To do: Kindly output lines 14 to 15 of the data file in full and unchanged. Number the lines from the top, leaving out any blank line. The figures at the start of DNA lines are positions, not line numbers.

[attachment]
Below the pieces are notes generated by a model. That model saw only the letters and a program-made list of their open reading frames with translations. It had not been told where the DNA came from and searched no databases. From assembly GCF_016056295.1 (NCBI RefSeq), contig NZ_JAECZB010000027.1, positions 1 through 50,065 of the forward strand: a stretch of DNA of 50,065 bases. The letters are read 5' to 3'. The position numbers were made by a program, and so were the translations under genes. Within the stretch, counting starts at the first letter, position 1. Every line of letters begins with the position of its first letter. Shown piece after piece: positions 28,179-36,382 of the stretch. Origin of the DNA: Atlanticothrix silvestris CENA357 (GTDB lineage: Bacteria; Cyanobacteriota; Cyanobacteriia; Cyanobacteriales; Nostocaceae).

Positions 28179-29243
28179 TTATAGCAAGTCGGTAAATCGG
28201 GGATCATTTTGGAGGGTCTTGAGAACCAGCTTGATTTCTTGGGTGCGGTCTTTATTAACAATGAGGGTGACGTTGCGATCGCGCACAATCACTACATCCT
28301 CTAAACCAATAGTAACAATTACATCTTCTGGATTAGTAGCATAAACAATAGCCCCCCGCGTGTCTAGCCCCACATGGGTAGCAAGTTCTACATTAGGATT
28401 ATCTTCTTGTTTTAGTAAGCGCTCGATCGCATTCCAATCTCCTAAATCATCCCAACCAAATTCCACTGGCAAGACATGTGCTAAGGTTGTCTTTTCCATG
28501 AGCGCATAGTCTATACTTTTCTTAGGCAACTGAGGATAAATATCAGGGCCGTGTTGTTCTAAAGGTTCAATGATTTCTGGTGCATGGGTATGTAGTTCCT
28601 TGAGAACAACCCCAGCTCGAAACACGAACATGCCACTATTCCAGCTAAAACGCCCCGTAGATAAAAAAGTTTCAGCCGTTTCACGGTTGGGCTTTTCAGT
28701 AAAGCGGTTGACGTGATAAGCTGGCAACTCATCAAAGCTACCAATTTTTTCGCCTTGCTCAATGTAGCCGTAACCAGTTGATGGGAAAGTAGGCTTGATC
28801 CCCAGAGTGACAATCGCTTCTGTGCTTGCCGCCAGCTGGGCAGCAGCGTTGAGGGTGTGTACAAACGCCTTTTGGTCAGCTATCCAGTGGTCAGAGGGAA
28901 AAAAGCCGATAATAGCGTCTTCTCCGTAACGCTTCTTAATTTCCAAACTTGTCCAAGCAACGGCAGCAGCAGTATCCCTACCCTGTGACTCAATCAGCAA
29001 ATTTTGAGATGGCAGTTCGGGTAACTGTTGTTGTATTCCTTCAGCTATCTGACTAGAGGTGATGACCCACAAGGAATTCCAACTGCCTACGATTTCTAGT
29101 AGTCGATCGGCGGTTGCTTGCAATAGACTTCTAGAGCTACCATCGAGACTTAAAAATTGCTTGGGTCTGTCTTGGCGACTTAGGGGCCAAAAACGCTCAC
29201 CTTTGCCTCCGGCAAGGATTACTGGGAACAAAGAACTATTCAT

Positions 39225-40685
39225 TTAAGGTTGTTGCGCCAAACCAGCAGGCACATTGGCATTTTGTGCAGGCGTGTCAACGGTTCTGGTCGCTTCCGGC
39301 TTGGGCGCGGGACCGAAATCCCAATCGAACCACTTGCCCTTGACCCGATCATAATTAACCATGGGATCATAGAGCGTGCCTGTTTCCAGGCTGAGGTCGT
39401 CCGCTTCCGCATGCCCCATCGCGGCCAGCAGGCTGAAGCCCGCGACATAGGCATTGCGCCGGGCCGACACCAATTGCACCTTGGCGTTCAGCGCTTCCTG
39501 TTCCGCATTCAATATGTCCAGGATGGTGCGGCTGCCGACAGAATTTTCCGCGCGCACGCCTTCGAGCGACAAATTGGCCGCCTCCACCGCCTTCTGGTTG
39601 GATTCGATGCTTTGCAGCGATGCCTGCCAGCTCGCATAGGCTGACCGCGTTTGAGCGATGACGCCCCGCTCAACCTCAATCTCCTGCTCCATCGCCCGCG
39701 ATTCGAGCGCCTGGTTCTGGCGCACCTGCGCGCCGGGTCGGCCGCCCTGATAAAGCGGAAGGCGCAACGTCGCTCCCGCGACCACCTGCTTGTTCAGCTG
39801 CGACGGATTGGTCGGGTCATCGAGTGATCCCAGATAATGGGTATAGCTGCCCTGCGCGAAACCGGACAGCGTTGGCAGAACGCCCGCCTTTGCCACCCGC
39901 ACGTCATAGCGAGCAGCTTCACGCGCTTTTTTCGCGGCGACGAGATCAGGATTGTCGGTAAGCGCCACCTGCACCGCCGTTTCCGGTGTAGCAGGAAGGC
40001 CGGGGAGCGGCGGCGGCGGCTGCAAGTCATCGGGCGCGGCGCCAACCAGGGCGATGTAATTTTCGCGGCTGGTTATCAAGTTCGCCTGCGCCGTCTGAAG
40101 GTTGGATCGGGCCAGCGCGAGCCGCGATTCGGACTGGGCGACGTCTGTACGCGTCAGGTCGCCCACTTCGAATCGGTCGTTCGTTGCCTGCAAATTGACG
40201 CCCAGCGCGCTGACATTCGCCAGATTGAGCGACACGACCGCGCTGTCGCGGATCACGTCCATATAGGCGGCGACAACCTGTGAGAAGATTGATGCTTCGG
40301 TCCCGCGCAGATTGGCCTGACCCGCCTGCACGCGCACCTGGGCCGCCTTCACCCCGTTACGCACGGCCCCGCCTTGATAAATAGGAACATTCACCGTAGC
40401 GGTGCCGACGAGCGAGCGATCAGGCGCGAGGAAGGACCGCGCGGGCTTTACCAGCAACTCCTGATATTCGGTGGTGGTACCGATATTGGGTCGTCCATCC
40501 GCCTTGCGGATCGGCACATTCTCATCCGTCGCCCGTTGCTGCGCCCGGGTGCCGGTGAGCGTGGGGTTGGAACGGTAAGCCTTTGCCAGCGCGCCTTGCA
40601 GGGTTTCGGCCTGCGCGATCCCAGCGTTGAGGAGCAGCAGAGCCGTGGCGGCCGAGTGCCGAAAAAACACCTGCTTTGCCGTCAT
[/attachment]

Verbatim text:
29201 CTTTGCCTCCGGCAAGGATTACTGGGAACAAAGAACTATTCAT

Positions 39225-40685